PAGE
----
On October 24, 2014, the Environmental Protection Agency (“EPA”) published its final rule documenting the failure of the California Air Resources Board (“CARB”) to submit a State Implementation Plan (“SIP”) revision containing measures to control California’s significant contribution to the nonattainment, or interference with maintenance, of the 2006 24 hour fine particulate matter (“PM2.5”) National Ambient Air Quality Standards (“NAAQS”) in other states (“Interstate Transport SIP”).
In National Resources Defense Council v. Southern California Air Quality Management District, 2011 W.L. 2557246 (C.A. 9 (Cal.)), the National Resources Defense Council (“NRDC”) sought to call the Southern California Air Quality Management District (“SCAQMD”) to account for purportedly using invalid “offsets” for emissions increases resulting from new stationary sources. A panel of the Federal Ninth Circuit Court of Appeals found, however, that: (1) the District Court’s decision refusing to hold SCAQMD to a validity standard for its internal “offsets” for emissions increases was correct because such a validity standard is not required by the Clean Air Act (“CAA”), 42 U.S.C. section 7503(c) (“Section 173(c)”); and (2) ironically, the District Court lacked jurisdiction to reach that decision where original jurisdiction lies in the Courts of Appeals pursuant to CAA section 7607.
Continue Reading The National Resources Defense Council Challenge to the Southern California Air Quality Management District Administration of Emissions Credits Rejected by Ninth Circuit Court of Appeals
The Federal Aviation Administration (“FAA”) Reauthorization includes what can only be called an “earmark” that would allow the FAA to escape from compliance with the Clean Air Act on airspace redesign projects.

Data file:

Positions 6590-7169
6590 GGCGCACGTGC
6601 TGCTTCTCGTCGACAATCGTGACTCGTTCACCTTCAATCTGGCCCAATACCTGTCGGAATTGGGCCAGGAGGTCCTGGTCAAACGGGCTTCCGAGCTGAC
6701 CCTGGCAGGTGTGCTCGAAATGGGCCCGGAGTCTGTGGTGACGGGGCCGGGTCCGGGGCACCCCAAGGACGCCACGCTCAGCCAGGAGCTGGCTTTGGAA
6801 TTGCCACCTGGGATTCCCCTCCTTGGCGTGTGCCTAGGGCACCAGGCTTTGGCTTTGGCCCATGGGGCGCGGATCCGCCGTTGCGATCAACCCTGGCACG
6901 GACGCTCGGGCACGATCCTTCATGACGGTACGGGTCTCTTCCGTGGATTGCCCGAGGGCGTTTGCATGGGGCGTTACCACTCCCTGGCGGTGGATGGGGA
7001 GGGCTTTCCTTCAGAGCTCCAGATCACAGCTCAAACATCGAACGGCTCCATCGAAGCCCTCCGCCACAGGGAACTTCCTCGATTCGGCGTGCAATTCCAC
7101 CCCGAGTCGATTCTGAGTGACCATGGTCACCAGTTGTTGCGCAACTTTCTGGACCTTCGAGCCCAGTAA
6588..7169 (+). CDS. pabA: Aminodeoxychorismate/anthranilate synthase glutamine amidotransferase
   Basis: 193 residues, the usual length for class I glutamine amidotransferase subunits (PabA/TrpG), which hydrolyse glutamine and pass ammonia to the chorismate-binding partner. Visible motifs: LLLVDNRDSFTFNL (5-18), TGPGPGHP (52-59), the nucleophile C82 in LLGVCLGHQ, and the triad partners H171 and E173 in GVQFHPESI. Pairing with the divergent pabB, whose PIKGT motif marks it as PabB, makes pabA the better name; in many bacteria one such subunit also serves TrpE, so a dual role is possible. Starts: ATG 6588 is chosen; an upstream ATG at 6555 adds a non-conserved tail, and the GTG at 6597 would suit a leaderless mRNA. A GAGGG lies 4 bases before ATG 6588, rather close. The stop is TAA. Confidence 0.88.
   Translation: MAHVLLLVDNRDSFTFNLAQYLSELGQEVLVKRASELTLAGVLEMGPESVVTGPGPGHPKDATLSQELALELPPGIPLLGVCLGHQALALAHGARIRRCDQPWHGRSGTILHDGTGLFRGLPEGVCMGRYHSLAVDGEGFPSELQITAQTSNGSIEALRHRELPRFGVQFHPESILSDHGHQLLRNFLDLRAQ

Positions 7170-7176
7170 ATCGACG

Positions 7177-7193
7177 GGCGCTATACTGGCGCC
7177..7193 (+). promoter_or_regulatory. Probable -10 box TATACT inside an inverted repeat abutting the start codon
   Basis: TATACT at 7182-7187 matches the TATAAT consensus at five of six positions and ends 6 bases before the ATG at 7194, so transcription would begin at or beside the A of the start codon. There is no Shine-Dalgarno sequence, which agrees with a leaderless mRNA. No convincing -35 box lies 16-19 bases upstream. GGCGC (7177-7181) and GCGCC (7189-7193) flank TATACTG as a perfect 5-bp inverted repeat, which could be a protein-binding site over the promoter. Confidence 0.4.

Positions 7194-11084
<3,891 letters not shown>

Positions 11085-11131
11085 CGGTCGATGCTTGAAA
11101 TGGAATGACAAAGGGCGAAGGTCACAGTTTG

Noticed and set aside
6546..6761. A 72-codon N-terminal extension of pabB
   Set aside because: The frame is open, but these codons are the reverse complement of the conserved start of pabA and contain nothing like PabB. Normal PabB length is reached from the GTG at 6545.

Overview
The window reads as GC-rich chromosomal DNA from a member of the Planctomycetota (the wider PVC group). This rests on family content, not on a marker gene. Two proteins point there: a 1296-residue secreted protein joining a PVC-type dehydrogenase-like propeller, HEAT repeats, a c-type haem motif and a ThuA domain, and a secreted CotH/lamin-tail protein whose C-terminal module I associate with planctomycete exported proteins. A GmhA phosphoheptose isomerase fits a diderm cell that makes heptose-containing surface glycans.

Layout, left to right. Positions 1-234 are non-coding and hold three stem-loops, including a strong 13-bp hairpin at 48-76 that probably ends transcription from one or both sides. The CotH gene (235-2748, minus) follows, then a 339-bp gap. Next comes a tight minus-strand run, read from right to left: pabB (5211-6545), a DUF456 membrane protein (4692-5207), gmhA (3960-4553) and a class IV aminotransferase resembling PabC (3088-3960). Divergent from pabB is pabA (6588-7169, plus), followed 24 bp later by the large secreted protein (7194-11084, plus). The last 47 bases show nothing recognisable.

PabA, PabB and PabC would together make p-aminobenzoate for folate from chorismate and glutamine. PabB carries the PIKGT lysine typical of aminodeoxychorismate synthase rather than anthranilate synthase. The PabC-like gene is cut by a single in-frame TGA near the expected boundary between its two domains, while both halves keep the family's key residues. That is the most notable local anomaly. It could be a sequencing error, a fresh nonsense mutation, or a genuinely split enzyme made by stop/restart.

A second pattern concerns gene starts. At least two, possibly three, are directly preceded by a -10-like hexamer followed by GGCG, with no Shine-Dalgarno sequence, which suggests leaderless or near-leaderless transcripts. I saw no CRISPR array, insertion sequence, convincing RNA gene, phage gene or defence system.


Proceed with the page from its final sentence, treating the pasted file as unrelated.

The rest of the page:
A proposed Amendment to the Reauthorization would allow FAA to categorically exclude from environmental review any NEXTGEN airspace redesign that will “measurably reduce aircraft emissions and result in an absolute reduction or no net increase in noise levels.” The Clean Air Act’s conformity provision, 42 U.S.C. section 7506, however, requires more for compliance than simply a “reduction in aircraft emissions.” Instead, the conformity rule provides, in pertinent part, that “[n]o department, agency or instrumentality of the Federal Government shall engage in, support in any way or provide financial assistance for, license or permit, or approve, any activity which does not conform to an implementation plan after it has been approved or promulgated [in a State Implementation Plan].” A determination of compliance with a State Implementation Plan (“SIP”) in turn, requires: (1) an inventory of all emissions from an existing airport and surrounding emission sources, including stationary sources, such as auxiliary power units and generating facilities, and mobile sources other than aircraft such as ground support equipment and automobiles; and (2) a comparison of the project’s emissions with the “baseline” established by the inventory. That comparison will determine if the project will result in an exceedance of the benchmark emissions levels established in the SIP.
The U.S. Environmental Protection Agency (EPA) has announced that, unless it receives adverse comments by the close of the comment period on August 13, 2010, it will approve revisions to the California State Implementation Plan (SIP). A SIP is an enforceable plan, developed at the state level and submitted to the EPA for approval, that…